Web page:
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Step parent families- they are different

white knight
Community Champion
Community Champion

The Brady Bunch depicted the ideal. We all wanted to be a brother or sister in that happy household, no arguments, no fighting, a maid so no chores and the best of all...a step parent that loved us unconditionally.

Ok, lets get rid of that unrealistic image, it isn't going to happen! If you are in a step parent situation and its working, you are both happy, I applaud you not only for your efforts but also for your luck, for luck has a vital role in the chemistry of the step parent family. Why?

Because of our "nature". Our nature has implanted things like mood, tolerance, character like laid back or volatile, our personal needs, humour and most important of all...our natural ability/inability to nurture any child.

Nurturing- ok here is a scenario. You are single no kids, your new boy friend of 2 months walks hand in hand along a shopping strip and you spot a school friend of many years pushing a pram. You introduce your boyfriend to your old friend but really, you cant wait to see her new baby and give attention to her 2yo toddler hanging onto the pram. Your boyfriend is eager to leave but initially shows patience. He answers but there is no interest with those children.

Now, add the fact that you have 3 kids any ages. Would you, now having realized that your boyfriend hasn't much nurturing in him, advance your relationship to a defacto one?

One of the problems with step parenting is that its a balancing act. Do you do this introduction early in the relationship? Before you fall in love? After you fall in love? My concern having been a step parent in two long term relationships is that I was "falling" in love with a lady that had two teenage kids and my girls 9 and 6yo. I'm the nurturing type but I was really hoping she would endear herself to my girls after all they are perfect right? Who wouldn't love them right? I introduced them to her after only 4 weeks. They came every second weekend and I can recall sitting them on a couch and asking my girlfriend to sit in the middle so I could get a photo. I should have realise with the signal, that obvious signal...my GF wouldn't put her arms around them. This made my girls uncomfortable/unaccepted.

My eldest came to live with us at 12yo. When she did something wrong my wife would say "if you do that again you'll be going back to your mother". "No way"!. It turned out in that case she was jealous. It often happens IMO.

The line was drawn. Try to recognize a toxic step parent early in the relationship.

Tony WK

2 Replies 2

Champion Alumni
Champion Alumni

Hi Tony,

This is an interesting topic. I'm not a step parent. A friend I am very close to had a child before she met her partner. And I do see the challenges it brings to all parties regularly.

The thing I notice most of all is my friend is constantly caught in the middle and it's not great for her mental health. It's like she is a referee to keep everyone civil.

I am curious... How did you manage situations such as soothing hurts when a step parent is told "I'll just ask my real Dad".


You mentioned toxic step parents but I also think there is the relationship between the biological parents, interaction between step parent and biological parent and most importantly the relationships between children and all parents involved. It can be a minefield of toxic and hurtful behaviours!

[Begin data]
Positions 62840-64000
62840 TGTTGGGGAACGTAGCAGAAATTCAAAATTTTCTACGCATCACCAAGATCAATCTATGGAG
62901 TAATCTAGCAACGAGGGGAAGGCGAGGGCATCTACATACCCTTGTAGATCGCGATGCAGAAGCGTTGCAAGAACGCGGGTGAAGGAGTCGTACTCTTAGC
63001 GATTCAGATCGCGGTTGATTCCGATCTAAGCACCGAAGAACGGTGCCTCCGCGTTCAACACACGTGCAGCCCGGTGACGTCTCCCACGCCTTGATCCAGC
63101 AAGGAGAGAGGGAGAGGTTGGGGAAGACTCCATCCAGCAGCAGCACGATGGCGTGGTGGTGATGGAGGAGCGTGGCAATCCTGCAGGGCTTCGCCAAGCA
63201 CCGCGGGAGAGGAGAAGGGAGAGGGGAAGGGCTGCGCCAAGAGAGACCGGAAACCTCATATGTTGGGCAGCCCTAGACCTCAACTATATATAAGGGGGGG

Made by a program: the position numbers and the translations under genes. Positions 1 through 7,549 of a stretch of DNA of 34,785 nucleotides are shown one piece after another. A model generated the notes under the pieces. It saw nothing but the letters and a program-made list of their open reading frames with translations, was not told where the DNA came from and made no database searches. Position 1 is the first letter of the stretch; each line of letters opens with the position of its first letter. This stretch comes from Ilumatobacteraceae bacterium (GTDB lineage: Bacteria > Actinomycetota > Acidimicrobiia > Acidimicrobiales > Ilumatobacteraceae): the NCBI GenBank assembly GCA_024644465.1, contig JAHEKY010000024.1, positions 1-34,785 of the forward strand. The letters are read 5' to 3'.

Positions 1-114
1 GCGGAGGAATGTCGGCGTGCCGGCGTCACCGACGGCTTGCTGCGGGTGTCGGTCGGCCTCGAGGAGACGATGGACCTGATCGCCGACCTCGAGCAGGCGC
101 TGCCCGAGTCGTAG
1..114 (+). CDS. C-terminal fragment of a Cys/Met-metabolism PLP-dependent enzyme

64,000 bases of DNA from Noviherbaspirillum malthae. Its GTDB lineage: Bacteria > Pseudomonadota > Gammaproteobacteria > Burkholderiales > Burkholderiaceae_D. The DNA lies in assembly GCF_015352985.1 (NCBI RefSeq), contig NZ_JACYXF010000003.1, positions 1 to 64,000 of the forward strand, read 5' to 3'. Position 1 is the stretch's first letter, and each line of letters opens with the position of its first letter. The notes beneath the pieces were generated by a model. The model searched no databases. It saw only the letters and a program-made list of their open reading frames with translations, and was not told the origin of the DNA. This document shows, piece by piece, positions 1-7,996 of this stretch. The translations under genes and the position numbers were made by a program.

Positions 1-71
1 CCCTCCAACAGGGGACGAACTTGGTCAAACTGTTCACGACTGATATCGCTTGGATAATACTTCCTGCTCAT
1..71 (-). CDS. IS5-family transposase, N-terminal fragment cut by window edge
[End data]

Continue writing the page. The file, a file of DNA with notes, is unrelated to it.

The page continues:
Hi Quercus

Firstly I'll explain. In my 20's I was step dad for a boy for years years (2-9yo)

In my 40's I was step dad to 2 teenagers (14 and 17yo) boy and girl. The 17yo girl was about to give birth to her child. Their mother my new defacto was step parent for 19 years to my girls 9 and 6yo at the beginning.

I am curious... How did you manage situations such as soothing hurts when a step parent is told "I'll just ask my real Dad". Yes, I used to get "you're not my dad, you cant tell me what to do" when in my 20's. That situation is really alarm bells as to the step parent a/ forcing authority and b/ not having connected with his/her step child. That's my view. The reason I have that view is- no matter what, the child has far less control over a conflict so he says whatever is natural for his feelings. The step parent has the ability if he so chooses to connect strongly to the child by not presuming his/her role is indeed a parental role.

A step parent role is not parental unless they are left alone to fill the void of the parent. The step parent's ideal attitude is one whereby he is a friend, a supporter, a mentor, a persuader and a loved one. Then the step child will do anything the step parent wants as any actions will please the step parent. Eventually the child might say to his parent "no mum, **** (step dads name) wont make me do it". Then that situation is reversed and when the child approaches his and says "mummy is making me have a bath can you stop her" He can act accordingly, like " well you have to have a bath, how about I get that boat for you to play with in the bath" Then he plays with him for a minute or two and leaves.

I did the same when my step son 15yo was taking interes tin a car. He was about to learn to drive in my big V8 Jaguar. So I told him I'd buy a Holden panel van and we could do it up together. His father wasnt healthy enough to do this activity. So every second weekend we'd work on the car. His main focus was using spray cans to paint items I worked hard to restore. But that's ok, it didn't matter. His mother insisted he get a part time job nearby that was offered to him but he didn't want it, had no need for it and came to me asking "I don't want that job. "Well, I cant afford to pay for everything mate, if you work you can buy a new engine and get this car sprayed a colour of your choice". He eagerly went inside the house and wanted the job.

The common alternative would be to yell at him and hated festers.

Tony WK